However, many people in the horse community didn’t see the reality. When Barbaro developed the abcess that would eventually lead to his being euthanized, I listened to a radio report that said that he was feeling no pain — just a day before that turned out to not be true. And in that report, the commentator, like so many others, turned the story into an abstraction by using the term “the horse” instead of his name.

Barbaro may have been a great example of an athletic horse and an example of what breeding could do, but the thing is, very few people care about the sport anymore. It’s right down there with professional bowling and barrel-jumping on ice skates as relics of a bygone age.

Speaking of, the Miss America Pageant was held last night. Wonder what those ratings were compared to the average televised horse race?

Jan. 29, 2007 — What’s wrong with this picture?

Spent a few minutes this morning looking through the National Federation’s website to see if there had been any published result of the voting last week regarding the mandatory imposition of eyewear in field hockey.

At the same time, I looked through the roster of the High School Hall of Fame, which includes honorees from the athletic, fine arts, and administrative wings of school activities covered under the aegis of the Federation.

The athletes and coaches, especially, are amongst the best ever at their craft — John Wooden, Jack Nicklaus, Dan Gable, Jesse Owens, Cheryl Miller, and Jackie Joyner-Kersee.

But if you look through the rostrum of honorees, there are two groups conspicuously absent: field hockey and lacrosse players. Field hockey luminaries such as Constance Applebee, Sharon Landau, Nancy Williams, Audrey Latsko, Haley Exner and even Olympian Tracey Fuchs are completely absent (although Fuchs’ coach Nancy Cole is a 2006 inductee).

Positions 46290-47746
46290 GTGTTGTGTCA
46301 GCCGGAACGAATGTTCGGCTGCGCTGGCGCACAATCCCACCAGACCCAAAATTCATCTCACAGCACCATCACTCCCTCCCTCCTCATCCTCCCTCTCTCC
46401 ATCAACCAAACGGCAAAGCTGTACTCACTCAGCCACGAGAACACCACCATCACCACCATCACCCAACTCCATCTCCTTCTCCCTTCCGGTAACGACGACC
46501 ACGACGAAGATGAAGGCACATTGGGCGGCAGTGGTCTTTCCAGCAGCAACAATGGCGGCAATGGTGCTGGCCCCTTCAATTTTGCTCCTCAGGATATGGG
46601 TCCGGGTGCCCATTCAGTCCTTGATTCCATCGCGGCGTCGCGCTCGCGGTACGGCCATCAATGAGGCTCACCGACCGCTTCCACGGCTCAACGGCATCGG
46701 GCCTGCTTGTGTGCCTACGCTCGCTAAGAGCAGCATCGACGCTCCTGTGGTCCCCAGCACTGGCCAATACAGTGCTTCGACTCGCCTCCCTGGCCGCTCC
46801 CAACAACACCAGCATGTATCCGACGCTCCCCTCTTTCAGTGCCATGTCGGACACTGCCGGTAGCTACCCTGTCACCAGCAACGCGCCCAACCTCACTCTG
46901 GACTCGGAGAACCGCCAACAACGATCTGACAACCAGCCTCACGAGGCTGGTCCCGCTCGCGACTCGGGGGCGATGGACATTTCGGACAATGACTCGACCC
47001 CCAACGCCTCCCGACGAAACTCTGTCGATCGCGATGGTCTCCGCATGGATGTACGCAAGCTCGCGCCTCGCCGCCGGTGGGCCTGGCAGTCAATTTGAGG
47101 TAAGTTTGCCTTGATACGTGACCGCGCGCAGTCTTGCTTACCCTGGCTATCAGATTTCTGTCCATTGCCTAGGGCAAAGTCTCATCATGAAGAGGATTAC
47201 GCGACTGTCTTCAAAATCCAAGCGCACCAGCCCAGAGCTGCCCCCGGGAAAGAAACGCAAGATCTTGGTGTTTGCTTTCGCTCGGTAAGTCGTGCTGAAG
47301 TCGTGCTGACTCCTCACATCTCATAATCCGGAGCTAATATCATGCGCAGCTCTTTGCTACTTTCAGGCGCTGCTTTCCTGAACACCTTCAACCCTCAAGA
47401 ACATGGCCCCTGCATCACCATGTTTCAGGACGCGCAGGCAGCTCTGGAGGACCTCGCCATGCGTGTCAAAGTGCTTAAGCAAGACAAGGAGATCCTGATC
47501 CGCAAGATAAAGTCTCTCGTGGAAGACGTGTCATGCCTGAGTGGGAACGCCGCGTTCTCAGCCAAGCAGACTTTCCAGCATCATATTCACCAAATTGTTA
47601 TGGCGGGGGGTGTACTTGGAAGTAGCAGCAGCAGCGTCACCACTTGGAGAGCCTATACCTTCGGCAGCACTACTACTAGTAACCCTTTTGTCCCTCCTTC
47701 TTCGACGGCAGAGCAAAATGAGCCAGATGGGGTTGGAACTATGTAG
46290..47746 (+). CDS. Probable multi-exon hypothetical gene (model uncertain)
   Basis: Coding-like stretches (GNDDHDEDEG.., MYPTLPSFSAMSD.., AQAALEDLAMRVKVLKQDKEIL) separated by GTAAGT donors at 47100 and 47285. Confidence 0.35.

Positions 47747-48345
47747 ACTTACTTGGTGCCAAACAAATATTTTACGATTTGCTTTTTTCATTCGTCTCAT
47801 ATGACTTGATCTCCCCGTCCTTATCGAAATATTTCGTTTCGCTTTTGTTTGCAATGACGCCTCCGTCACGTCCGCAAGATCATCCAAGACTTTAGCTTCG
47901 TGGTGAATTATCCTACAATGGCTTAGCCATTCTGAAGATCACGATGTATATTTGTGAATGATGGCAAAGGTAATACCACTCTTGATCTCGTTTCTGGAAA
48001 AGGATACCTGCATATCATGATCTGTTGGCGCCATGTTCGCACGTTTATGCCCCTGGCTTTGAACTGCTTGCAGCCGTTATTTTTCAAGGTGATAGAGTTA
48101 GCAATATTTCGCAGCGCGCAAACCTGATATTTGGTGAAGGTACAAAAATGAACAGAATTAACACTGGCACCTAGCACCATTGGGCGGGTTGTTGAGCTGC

Now, the absence of lacrosse figures is understandable, given the fact that the Federation hasn’t sanctioned the sport in the United States until a few years ago. However, given the 102-year history of field hockey in this country, the lack of field hockey representation in the NFHS Hall of Fame is unacceptable.

What is needed are compelling nomination packages submitted by the general public, using this form.

Jan. 28, 2007 — A “now it can be told” moment

Five months ago, the day of the “Miracle on Turf” when the U.S. women’s field hockey team beat defending World Cup champion Argentina, I was checking over the recording equipment necessary to do my story on the influence of men’s soccer systems on the women’s field hockey teams in the March to Madrid tournament.

While the fans were filing into the University of Maryland’s Field Hockey & Lacrosse Complex, I was sitting in a room just across from the U.S. locker room listening through my inventory of MiniDiscs to make sure I wasn’t going to overwrite a previous interview.

There was one disc, however, that had some tracks on it, and the first few seconds of Track 1 were completely silent. All of a sudden, there was a repeating guitar vamp, then a chorus of voices, then someone in an Australian accent rasping the word “Thun-dah!” in time with heavy drumming.

It was the song “Thunderstruck” by AC/DC. Just at that moment, the U.S. field hockey team came off the pitch and walked by my open door as I was listening to the song.

One by one, they gave me a little smile; I had gotten to know many of them somewhere along the line in their development. With AC/DC in my ears, I gave them a little fist pump as they made their way down the hall.

Now, I’m not supposed to be a cheerleader, but I was trying to send them a little bit of “go out there and git ’em” energy. And I felt a bit like a proud papa after that amazing victory!

So, what’s the purpose of me telling you this now? I was looking through my collection of MiniDiscs yesterday to find enough free space to digitize a couple of jazz concerts that were on a pair of found cassette tapes a friend of mine found when sifting through her grandparents’ personal effects.

The first disc I found had a few seconds of silence, then that familiar guitar vamp started again. It was “Thunderstruck” again.

I guess thunder can strike the same place twice.

Jan. 27, 2007 — Seren-ahhhh!